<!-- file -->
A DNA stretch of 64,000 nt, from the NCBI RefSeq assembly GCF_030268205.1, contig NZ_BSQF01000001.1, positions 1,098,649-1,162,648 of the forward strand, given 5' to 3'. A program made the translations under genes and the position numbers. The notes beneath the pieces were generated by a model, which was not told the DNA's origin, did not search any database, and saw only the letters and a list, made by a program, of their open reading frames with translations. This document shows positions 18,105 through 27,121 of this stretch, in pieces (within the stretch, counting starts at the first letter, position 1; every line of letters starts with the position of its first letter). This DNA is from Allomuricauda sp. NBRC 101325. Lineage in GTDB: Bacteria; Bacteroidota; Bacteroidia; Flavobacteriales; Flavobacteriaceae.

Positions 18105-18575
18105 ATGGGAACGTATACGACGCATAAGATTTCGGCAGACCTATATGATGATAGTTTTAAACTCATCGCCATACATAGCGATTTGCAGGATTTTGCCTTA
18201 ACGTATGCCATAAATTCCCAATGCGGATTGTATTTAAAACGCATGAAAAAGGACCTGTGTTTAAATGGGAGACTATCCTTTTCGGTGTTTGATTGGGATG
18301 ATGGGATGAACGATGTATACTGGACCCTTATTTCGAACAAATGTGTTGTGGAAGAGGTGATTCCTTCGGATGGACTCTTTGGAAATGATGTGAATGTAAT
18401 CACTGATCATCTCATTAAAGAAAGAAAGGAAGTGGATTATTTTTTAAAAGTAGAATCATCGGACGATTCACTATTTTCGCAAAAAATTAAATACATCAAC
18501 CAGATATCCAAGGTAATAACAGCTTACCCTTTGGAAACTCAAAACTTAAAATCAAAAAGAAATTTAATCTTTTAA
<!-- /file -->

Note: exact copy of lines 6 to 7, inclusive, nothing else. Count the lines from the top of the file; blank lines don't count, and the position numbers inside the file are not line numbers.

18401 CACTGATCATCTCATTAAAGAAAGAAAGGAAGTGGATTATTTTTTAAAAGTAGAATCATCGGACGATTCACTATTTTCGCAAAAAATTAAATACATCAAC
18501 CAGATATCCAAGGTAATAACAGCTTACCCTTTGGAAACTCAAAACTTAAAATCAAAAAGAAATTTAATCTTTTAA